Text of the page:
Monday, 10 March 2008

Things I've retracted

I was asked over on the Sydney Anglicans forum if there's anything I've written for The Briefing that I feel like I need to retract.

Here's an edited version of the answer.



Is there anything you have ever written in the Briefing that you think should be retracted?


When I type 'Cheng' into the Briefing search engine it gives me a list of articles I've written, although not, perhaps unfortunately, with the words of heresy in red.

I am not specifically aware of anything I've written that falls into the category of 'heresy', but undoubtedly there is material there that is questionable in emphasis or misleading, and would possibly even best be retracted or not written. I still don't believe in daily prayer times (Briefing #337), however on reflection that might be an example of something not helpful to some readers, and best left unsaid. OTOH, some nice readers did write in to set me straight on that, so the Briefing does have a mechanism in place for public and private rebuke of things that cause concern.

But when I say there is 'undoubtedly' stuff there that could be retracted, it is more because the Bible assures me that I am completely tainted by sin in every area of my life, and gives no corresponding assurance that this sin is overruled every time I put finger to keyboard. So far, no-one has accused me of writing heresy, to my knowledge, although it could be that they tried and I didn't discover this for some reason.

I do remember writing an article some 15(?) years ago tentatively suggesting a gradualist view of abortion, which view I deeply regret and repent of. And I am thankful to God and Tony Payne that it never saw the light of the Briefing day. But as it didn't make it in, it doesn't really count as an example I think.

There was a time, too, in the early '90s where I thought that NT Wright's views on justification were worth paying attention to, and they may even have slipped into some talks I gave. Never caught the full disease, it was more like a low-grade virus that slowed down my performance in all areas. But once again, in the mercy of God, that sort of rubbish was consigned to the Briefing's editorial garbage bin, if indeed it even made it into a draft article. Thank God, I was delivered from at least one form of theologically complex and prolix obfuscation, if not all.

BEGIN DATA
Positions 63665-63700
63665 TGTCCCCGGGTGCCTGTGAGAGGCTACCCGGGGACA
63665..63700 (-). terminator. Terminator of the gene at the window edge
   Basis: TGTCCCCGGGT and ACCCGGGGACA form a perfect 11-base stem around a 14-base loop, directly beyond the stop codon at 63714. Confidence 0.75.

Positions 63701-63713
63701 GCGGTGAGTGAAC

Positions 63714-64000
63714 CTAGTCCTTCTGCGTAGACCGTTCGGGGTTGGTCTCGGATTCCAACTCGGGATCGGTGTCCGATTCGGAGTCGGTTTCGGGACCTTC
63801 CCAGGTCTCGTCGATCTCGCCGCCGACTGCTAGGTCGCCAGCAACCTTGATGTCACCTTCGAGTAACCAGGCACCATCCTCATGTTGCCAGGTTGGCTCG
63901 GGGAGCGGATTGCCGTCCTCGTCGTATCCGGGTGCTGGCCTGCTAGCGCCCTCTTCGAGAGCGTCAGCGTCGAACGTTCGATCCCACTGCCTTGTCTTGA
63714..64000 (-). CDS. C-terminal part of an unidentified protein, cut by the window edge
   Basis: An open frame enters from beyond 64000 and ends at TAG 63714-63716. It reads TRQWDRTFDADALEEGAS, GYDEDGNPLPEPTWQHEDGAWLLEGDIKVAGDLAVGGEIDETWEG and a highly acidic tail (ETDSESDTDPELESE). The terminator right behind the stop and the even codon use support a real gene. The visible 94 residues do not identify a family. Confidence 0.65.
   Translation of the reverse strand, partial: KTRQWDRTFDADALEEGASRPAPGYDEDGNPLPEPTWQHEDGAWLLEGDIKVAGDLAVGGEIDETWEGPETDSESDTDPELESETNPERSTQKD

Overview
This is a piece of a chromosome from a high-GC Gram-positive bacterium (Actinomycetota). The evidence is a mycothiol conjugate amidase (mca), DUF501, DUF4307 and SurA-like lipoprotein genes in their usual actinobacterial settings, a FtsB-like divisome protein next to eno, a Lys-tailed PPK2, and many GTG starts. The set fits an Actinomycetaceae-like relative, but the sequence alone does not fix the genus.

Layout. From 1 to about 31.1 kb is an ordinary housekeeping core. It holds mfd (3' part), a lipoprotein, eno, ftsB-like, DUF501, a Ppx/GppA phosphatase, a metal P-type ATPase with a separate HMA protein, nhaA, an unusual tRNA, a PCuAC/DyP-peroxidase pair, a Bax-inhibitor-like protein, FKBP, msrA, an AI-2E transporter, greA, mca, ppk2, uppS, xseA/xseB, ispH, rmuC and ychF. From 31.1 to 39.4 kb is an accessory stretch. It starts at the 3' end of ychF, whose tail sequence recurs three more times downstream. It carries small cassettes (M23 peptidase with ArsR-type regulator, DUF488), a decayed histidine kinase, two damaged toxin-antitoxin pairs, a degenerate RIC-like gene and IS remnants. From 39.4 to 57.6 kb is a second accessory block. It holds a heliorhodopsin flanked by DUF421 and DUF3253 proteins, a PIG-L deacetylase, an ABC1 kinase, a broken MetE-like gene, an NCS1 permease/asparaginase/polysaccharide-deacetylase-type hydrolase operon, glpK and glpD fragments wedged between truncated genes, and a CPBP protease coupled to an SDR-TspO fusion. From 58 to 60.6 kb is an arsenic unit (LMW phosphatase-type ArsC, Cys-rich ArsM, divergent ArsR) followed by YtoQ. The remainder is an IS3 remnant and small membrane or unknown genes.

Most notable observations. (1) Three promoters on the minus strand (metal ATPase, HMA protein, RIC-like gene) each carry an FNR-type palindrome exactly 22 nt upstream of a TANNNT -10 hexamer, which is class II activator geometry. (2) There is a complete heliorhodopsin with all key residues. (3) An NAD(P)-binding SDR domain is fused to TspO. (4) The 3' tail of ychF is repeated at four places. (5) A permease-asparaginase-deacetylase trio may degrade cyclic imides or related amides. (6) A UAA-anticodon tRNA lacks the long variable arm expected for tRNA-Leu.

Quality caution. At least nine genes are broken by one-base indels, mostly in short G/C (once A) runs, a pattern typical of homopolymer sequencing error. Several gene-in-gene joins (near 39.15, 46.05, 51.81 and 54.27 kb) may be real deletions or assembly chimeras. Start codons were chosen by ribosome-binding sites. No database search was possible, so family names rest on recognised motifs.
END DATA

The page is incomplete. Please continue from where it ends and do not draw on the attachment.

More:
It'll all be exposed on judgement day, of course, as to whether the articles written were written with gold, silver, precious stones, wood, hay, straw or paper. Then both you and I will have an answer to the question.

8 comments:

Ben said...

Never caught the full disease, it was more like a low-grade virus that slowed down my performance in all areas.

What a powerful description of tinkering with this theology, Gordo.

Very helpful.

michael jensen said...

What about that infamous old 'Quit your day job' article? That needs retracting!

Gordon Cheng said...

Ben, it's dangerous stuff, and not for playing with.

JJ, that article, from Briefing #50, is one of my very favourites. I consider it the 'Dead Parrot' sketch within the Cheng ouevre, and even now the mention of it brings back many happy memories. I retract not one jot or tittle, but of course it needs to be read in the light of my subsequent article, 'Well Maybe Keep Your Day Job' from Briefing #71.

Thank you for the reminder. I think I shall dig it out of the archives and spend the evening in quiet but happy contemplation, especially if Desperate Housewives is as weak as it was last week.

michael jensen said...

Never mind. I've been retracting it on your behalf for years!

Gordon Cheng said...

Then I retract your retractions!

Please get 'round to all your friends and tell them.

adam said...

For those of us who were 10 years old when you wrote "Quit your day job" (and, surprisingly, not Briefing subscribers at that time), care to share highlights?

Anonymous said...

Love or loathe NTW and his opinions and views and by all means argue against them, but are the words "virus" and "disease" really a helpful description of your brother in Christ? That's pretty harsh...

Gordon Cheng said...

I'm not sure where I described NT Wright as a virus or disease, anonymous, but if you point me to a quote I'll be able to clarify. Otherwise, I wonder if you misread something?